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CERTAINTY, UNCERTAINTY, contracts. In matters of obligation, a thing is
certain, when its essence, quality, and quantity, are described, distinctly
set forth, Dig. 12, 1, 6. It is uncertain, when the description is not that
of one individual object, but designates only the kind. Louis. Code, art.
3522, No. 8 5 Co. 121. Certainty is the mother of repose, and therefore the
law aims at certainty. 1 Dick. 245. Act of the 27th of July, 1789, ii. 2, 1
Story's Laws, 6. His compensation for his servicer, shall not exceed two
thousand dollars per annum. Gordon's Dig. art. 211.
2. If a contract be so vague in its terms, that its meaning cannot be certainly collected, and the statute of frauds preclude the admissibility of parol evidence to clear up the difficulty; 5 Barn. & Cr. 588; S. C. 12 Eng. Com. L. R. 827; or parol evidence cannot supply the defect, then neither at law, nor in equity, can effect be given to it. 1 Russ. & M. 116; 1 Ch. Pr. 123.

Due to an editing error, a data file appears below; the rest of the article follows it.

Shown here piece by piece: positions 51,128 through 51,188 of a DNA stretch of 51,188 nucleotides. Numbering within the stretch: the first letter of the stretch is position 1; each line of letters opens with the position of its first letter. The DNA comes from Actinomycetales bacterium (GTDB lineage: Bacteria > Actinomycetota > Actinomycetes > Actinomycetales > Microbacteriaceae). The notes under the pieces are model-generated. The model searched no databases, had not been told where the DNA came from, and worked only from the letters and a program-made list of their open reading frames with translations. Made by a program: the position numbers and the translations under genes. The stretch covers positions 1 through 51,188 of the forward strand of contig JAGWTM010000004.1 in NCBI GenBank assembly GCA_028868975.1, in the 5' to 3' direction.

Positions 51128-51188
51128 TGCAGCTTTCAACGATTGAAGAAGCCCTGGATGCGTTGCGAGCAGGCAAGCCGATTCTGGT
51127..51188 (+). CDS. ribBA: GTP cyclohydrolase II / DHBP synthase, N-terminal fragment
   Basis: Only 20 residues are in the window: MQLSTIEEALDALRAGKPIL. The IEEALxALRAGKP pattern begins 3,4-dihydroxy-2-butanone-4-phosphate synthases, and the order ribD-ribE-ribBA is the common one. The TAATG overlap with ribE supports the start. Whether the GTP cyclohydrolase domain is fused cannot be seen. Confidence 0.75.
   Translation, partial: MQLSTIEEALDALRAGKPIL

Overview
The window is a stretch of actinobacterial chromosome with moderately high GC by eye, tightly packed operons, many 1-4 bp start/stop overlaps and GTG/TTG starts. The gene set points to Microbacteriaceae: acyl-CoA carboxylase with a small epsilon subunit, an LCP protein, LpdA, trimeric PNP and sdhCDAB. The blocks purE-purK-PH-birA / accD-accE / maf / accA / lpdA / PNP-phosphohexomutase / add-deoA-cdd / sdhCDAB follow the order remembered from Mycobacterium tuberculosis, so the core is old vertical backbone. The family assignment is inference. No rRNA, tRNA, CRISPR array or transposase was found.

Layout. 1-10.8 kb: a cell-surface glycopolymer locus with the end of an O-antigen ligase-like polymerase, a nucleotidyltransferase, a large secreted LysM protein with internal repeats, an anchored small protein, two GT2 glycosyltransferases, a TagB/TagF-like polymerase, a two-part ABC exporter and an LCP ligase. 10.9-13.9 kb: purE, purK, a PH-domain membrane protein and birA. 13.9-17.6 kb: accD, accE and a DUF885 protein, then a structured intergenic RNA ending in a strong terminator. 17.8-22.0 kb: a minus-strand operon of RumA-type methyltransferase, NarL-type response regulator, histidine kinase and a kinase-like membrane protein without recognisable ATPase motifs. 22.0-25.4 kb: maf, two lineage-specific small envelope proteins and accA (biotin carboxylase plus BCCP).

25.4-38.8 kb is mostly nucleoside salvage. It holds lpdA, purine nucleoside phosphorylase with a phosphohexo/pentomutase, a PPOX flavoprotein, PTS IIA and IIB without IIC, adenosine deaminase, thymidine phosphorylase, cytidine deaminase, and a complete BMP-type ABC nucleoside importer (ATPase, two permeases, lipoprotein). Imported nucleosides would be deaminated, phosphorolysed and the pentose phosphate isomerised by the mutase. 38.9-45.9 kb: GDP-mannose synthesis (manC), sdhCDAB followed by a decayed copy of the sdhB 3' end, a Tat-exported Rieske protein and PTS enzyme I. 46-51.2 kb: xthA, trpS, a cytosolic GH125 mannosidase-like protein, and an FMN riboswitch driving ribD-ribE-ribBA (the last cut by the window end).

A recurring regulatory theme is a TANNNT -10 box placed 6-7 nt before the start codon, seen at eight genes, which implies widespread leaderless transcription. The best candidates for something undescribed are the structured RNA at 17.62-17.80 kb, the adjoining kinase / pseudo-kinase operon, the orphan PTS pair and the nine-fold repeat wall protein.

3. It is a maxim of law, that, that is certain which may be made certain; certum est quod certum reddi potest Co. Litt. 43; for example, when a man sells the oil he has in his store at so much a gallon, although there is uncertainty as to the quantity of oil, yet inasmuch as it can be ascertained, the maxim applies, and the sale is good. Vide generally, Story, Eq. El. Sec. 240 to 256; Mitf. Pl. by Jeremy, 41; Coop. Eq. Pl. 5; Wigr. on Disc. 77.
UNCERTAINTY. That which is unknown or vague. Vide Certainty.